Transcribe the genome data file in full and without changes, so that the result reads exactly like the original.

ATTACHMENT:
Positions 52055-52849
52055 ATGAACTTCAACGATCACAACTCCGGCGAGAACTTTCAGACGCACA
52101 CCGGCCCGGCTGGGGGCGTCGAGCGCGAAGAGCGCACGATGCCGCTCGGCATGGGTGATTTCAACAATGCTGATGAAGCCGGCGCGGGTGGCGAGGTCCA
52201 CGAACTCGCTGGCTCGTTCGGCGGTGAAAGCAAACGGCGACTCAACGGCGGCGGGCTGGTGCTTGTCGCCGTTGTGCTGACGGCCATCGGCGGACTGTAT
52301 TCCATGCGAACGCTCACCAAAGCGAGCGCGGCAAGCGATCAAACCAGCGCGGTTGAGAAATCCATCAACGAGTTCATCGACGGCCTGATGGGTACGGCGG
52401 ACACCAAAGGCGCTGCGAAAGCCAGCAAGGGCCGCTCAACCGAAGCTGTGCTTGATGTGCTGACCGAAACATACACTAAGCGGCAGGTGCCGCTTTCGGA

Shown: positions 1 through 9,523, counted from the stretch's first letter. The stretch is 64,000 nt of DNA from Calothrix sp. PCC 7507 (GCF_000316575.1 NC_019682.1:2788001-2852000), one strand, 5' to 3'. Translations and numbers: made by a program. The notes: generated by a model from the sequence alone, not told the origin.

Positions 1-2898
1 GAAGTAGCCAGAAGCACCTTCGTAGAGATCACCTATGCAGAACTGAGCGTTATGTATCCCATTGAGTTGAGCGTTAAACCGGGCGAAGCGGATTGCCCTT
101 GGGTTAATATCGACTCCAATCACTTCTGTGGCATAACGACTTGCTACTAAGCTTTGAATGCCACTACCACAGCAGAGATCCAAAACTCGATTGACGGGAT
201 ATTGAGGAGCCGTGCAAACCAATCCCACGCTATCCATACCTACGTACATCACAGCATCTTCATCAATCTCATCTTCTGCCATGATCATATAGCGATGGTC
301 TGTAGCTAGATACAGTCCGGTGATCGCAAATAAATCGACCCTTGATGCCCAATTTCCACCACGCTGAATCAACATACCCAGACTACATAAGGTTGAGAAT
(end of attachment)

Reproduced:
Positions 52055-52849
52055 ATGAACTTCAACGATCACAACTCCGGCGAGAACTTTCAGACGCACA
52101 CCGGCCCGGCTGGGGGCGTCGAGCGCGAAGAGCGCACGATGCCGCTCGGCATGGGTGATTTCAACAATGCTGATGAAGCCGGCGCGGGTGGCGAGGTCCA
52201 CGAACTCGCTGGCTCGTTCGGCGGTGAAAGCAAACGGCGACTCAACGGCGGCGGGCTGGTGCTTGTCGCCGTTGTGCTGACGGCCATCGGCGGACTGTAT
52301 TCCATGCGAACGCTCACCAAAGCGAGCGCGGCAAGCGATCAAACCAGCGCGGTTGAGAAATCCATCAACGAGTTCATCGACGGCCTGATGGGTACGGCGG
52401 ACACCAAAGGCGCTGCGAAAGCCAGCAAGGGCCGCTCAACCGAAGCTGTGCTTGATGTGCTGACCGAAACATACACTAAGCGGCAGGTGCCGCTTTCGGA

Shown: positions 1 through 9,523, counted from the stretch's first letter. The stretch is 64,000 nt of DNA from Calothrix sp. PCC 7507 (GCF_000316575.1 NC_019682.1:2788001-2852000), one strand, 5' to 3'. Translations and numbers: made by a program. The notes: generated by a model from the sequence alone, not told the origin.

Positions 1-2898
1 GAAGTAGCCAGAAGCACCTTCGTAGAGATCACCTATGCAGAACTGAGCGTTATGTATCCCATTGAGTTGAGCGTTAAACCGGGCGAAGCGGATTGCCCTT
101 GGGTTAATATCGACTCCAATCACTTCTGTGGCATAACGACTTGCTACTAAGCTTTGAATGCCACTACCACAGCAGAGATCCAAAACTCGATTGACGGGAT
201 ATTGAGGAGCCGTGCAAACCAATCCCACGCTATCCATACCTACGTACATCACAGCATCTTCATCAATCTCATCTTCTGCCATGATCATATAGCGATGGTC
301 TGTAGCTAGATACAGTCCGGTGATCGCAAATAAATCGACCCTTGATGCCCAATTTCCACCACGCTGAATCAACATACCCAGACTACATAAGGTTGAGAAT